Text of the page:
other hand around her throat, tilting up her chin, trapping the negative movement of her
The very quality of his deliberation was shattering. The room whirled about her so that
the only secure point of reference was the rock-like steadiness of his grip. He said with
stunning gentleness, 'But perhaps you should have.'
Then his head came down like an avalanche, like a comet. Her heart bucked hard in
violent response, but his mouth when he made contact with hers was devastatingly light
and hot, sweetly, inexplicably closed to hers, and it was at once an impassioned, feverish
caress and a locked door of his own. Dear God, she hadn't a clue whether it was meant
to teach her or punish her.
Every one of her senses kicked into hyperdrive. She was vibrantly aware all at once, of
not only the very care with which he held her and the utter lack of invasion, but of his
scent, and taste, and feel, and, deepest of all, her own growing sensual hunger and
disappointment. Not a punishment, but he pushed and pushed her with the long seconds
trickling by, and the refusal to either deepen the kiss or pull away, until she gritted under
his mouth, both angered and horribly frustrated. 'You don't frighten me!'
Even as she said it, and her mouth opened under his, she knew the statement for what it
really was, an invitation.
He froze and, most amazingly of all, the featherlight fingers underneath her chin
trembled. Then with exquisite, torturing control, he drew back and they stared at each
other, brilliant grey and brilliant green.
'That's all right, then,' he said, so mildly that she felt the urge to hit him, but the white
tension had eased from around his mouth. And then, most devastating of all, he released
her and turned to walk away.
Kirstie didn't like it.
Francis was up to something. Every inch of his behaviour shouted it. He was still
relaxed, even indolent. His eyes laughed more, and when his manner did not tease he
was extraordinarily polite. Solicitous. Kirstie finished chewing the nail of her left
forefinger and started on the thumb. Charming as well.
In fact, he had been that way ever since their nocturnal visitor on Monday night, and this
was a bright Wednesday morning.
She still couldn't believe the utter ease with which he had so sensually, so casually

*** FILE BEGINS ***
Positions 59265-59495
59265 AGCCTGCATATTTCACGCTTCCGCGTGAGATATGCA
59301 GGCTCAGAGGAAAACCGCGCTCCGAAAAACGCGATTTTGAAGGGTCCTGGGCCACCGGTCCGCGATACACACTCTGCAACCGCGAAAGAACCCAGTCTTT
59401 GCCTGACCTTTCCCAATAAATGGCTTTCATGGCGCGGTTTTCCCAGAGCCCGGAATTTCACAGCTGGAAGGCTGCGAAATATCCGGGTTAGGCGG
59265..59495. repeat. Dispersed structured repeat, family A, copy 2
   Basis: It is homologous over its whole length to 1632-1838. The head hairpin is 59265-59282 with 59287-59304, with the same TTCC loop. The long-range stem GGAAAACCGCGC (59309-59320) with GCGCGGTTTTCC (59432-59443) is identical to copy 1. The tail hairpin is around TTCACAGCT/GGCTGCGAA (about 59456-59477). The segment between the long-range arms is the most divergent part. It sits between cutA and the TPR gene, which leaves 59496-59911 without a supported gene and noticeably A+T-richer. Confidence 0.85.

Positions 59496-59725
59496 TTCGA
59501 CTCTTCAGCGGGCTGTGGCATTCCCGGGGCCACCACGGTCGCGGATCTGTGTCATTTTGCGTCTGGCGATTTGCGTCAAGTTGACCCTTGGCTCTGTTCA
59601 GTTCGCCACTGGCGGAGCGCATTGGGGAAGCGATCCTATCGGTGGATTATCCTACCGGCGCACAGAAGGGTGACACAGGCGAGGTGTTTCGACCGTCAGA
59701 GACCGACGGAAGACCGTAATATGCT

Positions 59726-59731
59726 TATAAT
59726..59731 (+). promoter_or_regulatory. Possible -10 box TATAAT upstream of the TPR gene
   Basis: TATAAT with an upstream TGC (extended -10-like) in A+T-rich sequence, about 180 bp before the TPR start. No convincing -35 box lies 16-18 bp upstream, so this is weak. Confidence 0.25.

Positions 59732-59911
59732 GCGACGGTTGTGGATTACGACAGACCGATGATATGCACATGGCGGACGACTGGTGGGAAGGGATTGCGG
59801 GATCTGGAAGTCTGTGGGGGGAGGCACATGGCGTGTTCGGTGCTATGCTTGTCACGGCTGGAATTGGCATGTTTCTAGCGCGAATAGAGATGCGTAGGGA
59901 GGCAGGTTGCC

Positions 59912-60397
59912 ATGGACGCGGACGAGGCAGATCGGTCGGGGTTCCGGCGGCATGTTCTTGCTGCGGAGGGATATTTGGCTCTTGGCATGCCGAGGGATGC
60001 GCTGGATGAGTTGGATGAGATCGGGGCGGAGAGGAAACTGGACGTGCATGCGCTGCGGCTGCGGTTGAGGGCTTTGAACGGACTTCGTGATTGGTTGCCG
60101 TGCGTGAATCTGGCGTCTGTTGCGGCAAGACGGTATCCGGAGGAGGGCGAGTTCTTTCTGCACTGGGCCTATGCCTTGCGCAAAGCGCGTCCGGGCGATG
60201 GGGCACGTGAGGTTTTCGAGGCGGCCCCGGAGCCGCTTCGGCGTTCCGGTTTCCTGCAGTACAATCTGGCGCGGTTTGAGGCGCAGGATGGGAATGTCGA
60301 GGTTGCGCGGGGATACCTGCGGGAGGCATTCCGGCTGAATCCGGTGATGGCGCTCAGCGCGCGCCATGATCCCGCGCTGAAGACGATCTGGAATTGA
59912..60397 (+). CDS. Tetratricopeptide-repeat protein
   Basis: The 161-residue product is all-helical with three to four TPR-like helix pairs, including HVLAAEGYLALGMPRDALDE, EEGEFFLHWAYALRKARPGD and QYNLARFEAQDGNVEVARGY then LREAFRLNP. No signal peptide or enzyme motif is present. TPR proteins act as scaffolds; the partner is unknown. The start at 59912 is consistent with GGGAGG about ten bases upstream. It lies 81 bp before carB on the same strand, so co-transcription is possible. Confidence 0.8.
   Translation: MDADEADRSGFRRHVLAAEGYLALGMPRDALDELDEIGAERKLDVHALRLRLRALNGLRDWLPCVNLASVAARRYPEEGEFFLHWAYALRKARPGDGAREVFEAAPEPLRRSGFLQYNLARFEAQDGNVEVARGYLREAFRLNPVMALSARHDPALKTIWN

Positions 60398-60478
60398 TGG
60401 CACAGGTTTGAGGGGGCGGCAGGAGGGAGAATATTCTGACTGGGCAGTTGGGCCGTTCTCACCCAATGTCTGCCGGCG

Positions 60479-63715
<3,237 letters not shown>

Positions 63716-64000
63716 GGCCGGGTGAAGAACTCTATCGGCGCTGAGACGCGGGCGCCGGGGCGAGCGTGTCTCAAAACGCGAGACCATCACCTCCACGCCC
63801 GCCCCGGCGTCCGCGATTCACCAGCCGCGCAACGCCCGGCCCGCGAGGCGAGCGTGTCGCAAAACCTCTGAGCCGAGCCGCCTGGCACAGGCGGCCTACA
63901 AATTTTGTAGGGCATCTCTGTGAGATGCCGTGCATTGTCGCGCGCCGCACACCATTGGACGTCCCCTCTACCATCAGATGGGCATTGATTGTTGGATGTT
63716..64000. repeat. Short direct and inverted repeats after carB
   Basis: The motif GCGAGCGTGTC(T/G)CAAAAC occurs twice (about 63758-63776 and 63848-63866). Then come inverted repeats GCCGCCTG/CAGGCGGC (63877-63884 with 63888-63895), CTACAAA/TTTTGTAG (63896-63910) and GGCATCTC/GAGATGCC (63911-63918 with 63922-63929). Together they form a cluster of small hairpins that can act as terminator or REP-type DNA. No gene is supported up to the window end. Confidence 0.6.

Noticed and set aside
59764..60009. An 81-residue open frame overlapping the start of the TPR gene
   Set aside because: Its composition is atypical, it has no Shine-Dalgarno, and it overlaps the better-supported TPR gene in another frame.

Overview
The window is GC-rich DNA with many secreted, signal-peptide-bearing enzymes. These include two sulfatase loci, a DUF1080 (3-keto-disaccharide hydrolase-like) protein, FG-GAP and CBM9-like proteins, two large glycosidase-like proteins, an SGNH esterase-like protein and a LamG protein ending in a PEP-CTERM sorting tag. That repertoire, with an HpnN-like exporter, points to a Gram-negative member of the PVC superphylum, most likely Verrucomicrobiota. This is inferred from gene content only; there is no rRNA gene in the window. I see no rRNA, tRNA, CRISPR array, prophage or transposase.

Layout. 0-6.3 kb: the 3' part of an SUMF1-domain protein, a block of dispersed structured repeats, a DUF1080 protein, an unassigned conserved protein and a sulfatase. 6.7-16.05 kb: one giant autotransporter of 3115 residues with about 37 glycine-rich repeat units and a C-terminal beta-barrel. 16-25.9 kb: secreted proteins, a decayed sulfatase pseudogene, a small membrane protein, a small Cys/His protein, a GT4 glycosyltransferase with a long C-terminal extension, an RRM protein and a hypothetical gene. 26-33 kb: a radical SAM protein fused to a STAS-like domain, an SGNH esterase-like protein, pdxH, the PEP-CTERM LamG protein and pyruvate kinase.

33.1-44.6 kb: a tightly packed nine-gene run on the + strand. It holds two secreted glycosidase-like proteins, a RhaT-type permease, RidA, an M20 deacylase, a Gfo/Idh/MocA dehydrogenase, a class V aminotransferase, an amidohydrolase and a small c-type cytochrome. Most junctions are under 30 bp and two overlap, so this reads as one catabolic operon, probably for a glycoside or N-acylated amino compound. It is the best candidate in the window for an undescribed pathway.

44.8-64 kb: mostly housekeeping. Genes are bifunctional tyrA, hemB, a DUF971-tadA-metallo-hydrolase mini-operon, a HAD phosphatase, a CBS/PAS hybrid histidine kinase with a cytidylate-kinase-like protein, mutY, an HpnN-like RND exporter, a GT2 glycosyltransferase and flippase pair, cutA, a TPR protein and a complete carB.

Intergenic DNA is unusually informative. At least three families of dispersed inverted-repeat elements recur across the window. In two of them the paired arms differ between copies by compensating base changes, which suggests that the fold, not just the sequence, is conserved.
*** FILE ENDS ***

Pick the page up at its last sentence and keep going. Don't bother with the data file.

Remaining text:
brought her to a silently shrieking peak of physical awareness and then just walked
away. She couldn't believe how she had reacted—with fury, with astonishment, with the
invitation that she had known he was all too aware of— and how he had refused it and
She had run through the entire gamut of emotions. He hadn't wanted to kiss her, really
kiss her, to sink into the warm, open crevices of her waiting mouth and devour what she
had been prepared to give. That was galling.
Then, after a time, left on that stunned, unfulfilled plateau he had brought her to, she
knew differently. She knew, from the unspoken language of his body, with the
instinctive feminine awareness of masculine interest, from the way his gaze would linger
from time to time on the mobile action of her lips as she spoke, and the stem, banked-
down hunger in the depths of those green eyes, that he had wanted to.
She shook herself and jumped out of bed. Yesterday he had awakened her with a smile
and breakfast on a tray. He had leaned over the pink bedspread to set the tray across her
hips and she had slithered back on her pillows at the first whiff of his fresh warm scent,
gaping at the full display of his delectable pectoral muscles only inches away from her
In any other male she would have liked what she had seen and basked in the attention,
but that lazy, patient sexual prowl coming from Francis had her so wound up that if he
so much as said boo to her she would be hanging from the ceiling like a cartoon cat.
She had tried, but it was no good any more doing as Francis had suggested on Tuesday
morning, which was to take everything one day at a time. He made the urge to gravitate
towards him far too easy, and that wasn't possible without concrete answers. Their
relationship, already convoluted, had slipped into a place beyond her understanding. She
couldn't handle it. She had to get away to think. Making her plans, she crept to the
kitchen, heated some water on the stove and measured a teaspoon of instant coffee into a